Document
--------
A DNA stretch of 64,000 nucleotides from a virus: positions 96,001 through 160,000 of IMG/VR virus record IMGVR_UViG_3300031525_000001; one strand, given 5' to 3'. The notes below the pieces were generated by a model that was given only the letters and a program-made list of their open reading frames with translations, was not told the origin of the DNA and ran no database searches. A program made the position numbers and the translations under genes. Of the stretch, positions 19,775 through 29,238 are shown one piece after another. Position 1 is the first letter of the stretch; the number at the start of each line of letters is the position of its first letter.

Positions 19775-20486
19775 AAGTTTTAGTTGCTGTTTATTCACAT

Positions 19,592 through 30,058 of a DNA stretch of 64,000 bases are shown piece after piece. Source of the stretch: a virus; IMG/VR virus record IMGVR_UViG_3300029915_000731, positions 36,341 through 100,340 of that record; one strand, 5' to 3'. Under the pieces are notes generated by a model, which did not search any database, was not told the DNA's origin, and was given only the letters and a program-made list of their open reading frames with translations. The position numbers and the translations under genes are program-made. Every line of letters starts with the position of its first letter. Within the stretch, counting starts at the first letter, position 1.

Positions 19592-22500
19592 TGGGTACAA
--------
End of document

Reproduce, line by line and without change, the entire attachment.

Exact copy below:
A DNA stretch of 64,000 nucleotides from a virus: positions 96,001 through 160,000 of IMG/VR virus record IMGVR_UViG_3300031525_000001; one strand, given 5' to 3'. The notes below the pieces were generated by a model that was given only the letters and a program-made list of their open reading frames with translations, was not told the origin of the DNA and ran no database searches. A program made the position numbers and the translations under genes. Of the stretch, positions 19,775 through 29,238 are shown one piece after another. Position 1 is the first letter of the stretch; the number at the start of each line of letters is the position of its first letter.

Positions 19775-20486
19775 AAGTTTTAGTTGCTGTTTATTCACAT

Positions 19,592 through 30,058 of a DNA stretch of 64,000 bases are shown piece after piece. Source of the stretch: a virus; IMG/VR virus record IMGVR_UViG_3300029915_000731, positions 36,341 through 100,340 of that record; one strand, 5' to 3'. Under the pieces are notes generated by a model, which did not search any database, was not told the DNA's origin, and was given only the letters and a program-made list of their open reading frames with translations. The position numbers and the translations under genes are program-made. Every line of letters starts with the position of its first letter. Within the stretch, counting starts at the first letter, position 1.

Positions 19592-22500
19592 TGGGTACAA